What you see. The starting point for addressing any equine health related issue is your observation.


Wound to Muzzle, Nose or Nostril


As horses forage and interact, they naturally place their muzzles in harm's way. For this reason, wounds to this area are common. Like other face wounds, wounds to the muzzle usually heal well unless they are complicated by a foreign body or infection.

That said, the best cosmetic outcomes can still be expected when these wounds are promptly surgically repaired. Certainly, if a wound seems severe or large, there is a loose flap of skin, or the skin folds that make up the normal alignment and function of the muzzle or nose seem disrupted, then it should definitely be assessed by your vet.

  • Code Red

    Call Your Vet Immediately, Even Outside Business Hours
    • If you wish to have the best functional and cosmetic outcome, no matter the cost.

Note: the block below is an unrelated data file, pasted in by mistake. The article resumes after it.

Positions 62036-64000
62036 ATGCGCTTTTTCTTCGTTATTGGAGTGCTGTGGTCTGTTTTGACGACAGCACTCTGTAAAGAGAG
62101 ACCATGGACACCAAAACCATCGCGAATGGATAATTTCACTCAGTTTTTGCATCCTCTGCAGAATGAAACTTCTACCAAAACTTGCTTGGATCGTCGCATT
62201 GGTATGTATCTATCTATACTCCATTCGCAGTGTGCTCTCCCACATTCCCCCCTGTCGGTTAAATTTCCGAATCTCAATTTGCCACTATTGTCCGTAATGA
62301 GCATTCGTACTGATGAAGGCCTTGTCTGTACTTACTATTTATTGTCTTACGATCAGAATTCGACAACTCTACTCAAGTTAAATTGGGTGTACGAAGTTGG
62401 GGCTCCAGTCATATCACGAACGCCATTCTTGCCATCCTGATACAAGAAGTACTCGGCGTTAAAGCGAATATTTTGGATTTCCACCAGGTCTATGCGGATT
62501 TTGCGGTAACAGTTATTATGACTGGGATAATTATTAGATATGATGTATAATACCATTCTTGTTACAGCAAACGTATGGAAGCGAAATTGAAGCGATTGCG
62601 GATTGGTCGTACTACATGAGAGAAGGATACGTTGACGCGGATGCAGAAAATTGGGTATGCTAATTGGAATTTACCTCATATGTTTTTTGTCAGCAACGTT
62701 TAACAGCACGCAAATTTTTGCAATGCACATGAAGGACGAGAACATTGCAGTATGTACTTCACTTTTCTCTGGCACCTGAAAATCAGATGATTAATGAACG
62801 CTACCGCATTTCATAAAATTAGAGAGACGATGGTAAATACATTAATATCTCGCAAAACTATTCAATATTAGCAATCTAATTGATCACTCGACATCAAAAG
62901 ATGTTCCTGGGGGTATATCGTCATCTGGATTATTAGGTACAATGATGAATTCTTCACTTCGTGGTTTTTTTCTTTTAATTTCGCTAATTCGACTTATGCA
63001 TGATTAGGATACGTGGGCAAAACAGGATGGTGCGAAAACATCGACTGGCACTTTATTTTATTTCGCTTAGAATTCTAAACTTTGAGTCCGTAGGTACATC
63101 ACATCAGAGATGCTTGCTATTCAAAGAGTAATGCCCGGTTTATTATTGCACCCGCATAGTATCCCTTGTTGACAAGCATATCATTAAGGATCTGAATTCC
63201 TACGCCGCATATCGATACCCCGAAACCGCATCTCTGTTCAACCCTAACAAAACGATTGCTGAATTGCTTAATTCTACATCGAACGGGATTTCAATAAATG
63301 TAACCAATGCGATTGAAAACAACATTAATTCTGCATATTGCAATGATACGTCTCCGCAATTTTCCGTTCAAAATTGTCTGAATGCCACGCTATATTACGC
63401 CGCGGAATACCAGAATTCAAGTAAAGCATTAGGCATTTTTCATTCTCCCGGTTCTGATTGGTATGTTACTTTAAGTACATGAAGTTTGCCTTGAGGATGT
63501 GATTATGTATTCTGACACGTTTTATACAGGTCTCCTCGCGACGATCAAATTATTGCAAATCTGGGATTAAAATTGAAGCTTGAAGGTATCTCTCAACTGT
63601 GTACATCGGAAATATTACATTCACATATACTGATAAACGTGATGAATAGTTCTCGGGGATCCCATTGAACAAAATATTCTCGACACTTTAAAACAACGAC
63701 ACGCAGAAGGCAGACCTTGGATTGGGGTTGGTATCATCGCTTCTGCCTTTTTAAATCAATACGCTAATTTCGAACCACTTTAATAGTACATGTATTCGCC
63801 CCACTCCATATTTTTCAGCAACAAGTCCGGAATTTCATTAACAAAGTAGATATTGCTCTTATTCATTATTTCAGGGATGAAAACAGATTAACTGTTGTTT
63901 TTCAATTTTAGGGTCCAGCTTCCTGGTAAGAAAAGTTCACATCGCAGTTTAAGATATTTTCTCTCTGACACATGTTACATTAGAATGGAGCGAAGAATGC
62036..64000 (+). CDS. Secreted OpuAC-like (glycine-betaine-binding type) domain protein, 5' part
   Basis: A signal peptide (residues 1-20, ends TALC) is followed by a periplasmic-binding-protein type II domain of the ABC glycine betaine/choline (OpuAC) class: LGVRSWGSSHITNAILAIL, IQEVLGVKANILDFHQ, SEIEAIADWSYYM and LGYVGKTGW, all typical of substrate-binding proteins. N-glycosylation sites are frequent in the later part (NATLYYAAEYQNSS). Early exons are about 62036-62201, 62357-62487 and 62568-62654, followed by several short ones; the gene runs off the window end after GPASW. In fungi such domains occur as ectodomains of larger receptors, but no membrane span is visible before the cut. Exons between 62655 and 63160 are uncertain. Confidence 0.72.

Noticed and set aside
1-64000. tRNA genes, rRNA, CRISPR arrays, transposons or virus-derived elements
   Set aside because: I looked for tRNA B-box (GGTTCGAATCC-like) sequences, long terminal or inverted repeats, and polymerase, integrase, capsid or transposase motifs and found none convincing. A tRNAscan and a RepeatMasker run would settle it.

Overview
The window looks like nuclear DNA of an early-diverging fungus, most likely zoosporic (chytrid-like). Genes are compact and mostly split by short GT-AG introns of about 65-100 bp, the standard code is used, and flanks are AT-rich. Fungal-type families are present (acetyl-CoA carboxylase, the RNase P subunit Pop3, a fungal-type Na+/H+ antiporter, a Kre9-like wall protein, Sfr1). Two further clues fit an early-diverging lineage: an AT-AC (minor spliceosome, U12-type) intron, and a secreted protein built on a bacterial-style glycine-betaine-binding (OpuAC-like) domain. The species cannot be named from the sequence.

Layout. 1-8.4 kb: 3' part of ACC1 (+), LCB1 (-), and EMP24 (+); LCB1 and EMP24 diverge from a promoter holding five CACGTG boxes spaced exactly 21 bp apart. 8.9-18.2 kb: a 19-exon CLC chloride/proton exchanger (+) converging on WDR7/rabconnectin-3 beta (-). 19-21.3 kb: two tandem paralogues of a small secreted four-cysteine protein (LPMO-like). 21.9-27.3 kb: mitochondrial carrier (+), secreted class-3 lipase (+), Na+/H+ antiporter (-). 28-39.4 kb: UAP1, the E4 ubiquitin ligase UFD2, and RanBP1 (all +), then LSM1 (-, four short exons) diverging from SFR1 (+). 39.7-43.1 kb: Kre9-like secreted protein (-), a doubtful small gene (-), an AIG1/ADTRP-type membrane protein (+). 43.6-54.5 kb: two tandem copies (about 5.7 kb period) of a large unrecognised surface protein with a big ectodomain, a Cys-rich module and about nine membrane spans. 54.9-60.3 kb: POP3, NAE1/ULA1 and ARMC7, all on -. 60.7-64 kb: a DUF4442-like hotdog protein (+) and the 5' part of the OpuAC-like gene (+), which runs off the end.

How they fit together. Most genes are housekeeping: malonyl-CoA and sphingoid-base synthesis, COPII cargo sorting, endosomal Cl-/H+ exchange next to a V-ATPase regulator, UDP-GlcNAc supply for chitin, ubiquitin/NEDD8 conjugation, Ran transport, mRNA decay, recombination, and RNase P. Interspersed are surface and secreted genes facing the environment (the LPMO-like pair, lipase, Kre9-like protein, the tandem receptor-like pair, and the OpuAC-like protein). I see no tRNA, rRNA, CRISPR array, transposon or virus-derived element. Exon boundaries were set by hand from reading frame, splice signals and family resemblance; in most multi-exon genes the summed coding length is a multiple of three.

• If the wound is large or causing the horse distress.
  • Code Orange

    Call Your Vet at Their First Available Office Hours
    • If the results of the Whole Horse Exam (WHE) suggest the horse is otherwise normal.

your role


What To Do

Assess the horse's general health using the Whole Horse Exam (WHE), and look for other wounds. Lift the lips to be sure that there is not obvious injury inside the mouth or involving the front teeth. Assess the wound, looking for any evidence of debris or a foreign body. If possible, gently cleanse the wound with dilute antiseptic solution or straight saline. If you have a doubt about the severity of the wound, take a picture and send it to your vet for their assessment.

What Not To Do

Do not apply any antibiotic products to the injury, unless advised to do so by your vet.

your vet's role


Your vet assesses the wound and determines whether surgical repair is the best option. Horses that suffer repeated wounds to the lips and face may be falling. Sleep deprivation and other sleep disorders may need to be considered.
Questions Your Vet Might Ask:
  • Can you send me a photo?
  • Describe the wound to me in detail?
  • Does the wound appear fresh to you?
  • When do you think the wound occurred?
  • Are there wounds elsewhere?
  • How severe does the wound look?
  • Are there flaps of skin that you think could be repaired?
  • How is your horse's attitude and appetite?

Author: Doug Thal DVM Dipl. ABVP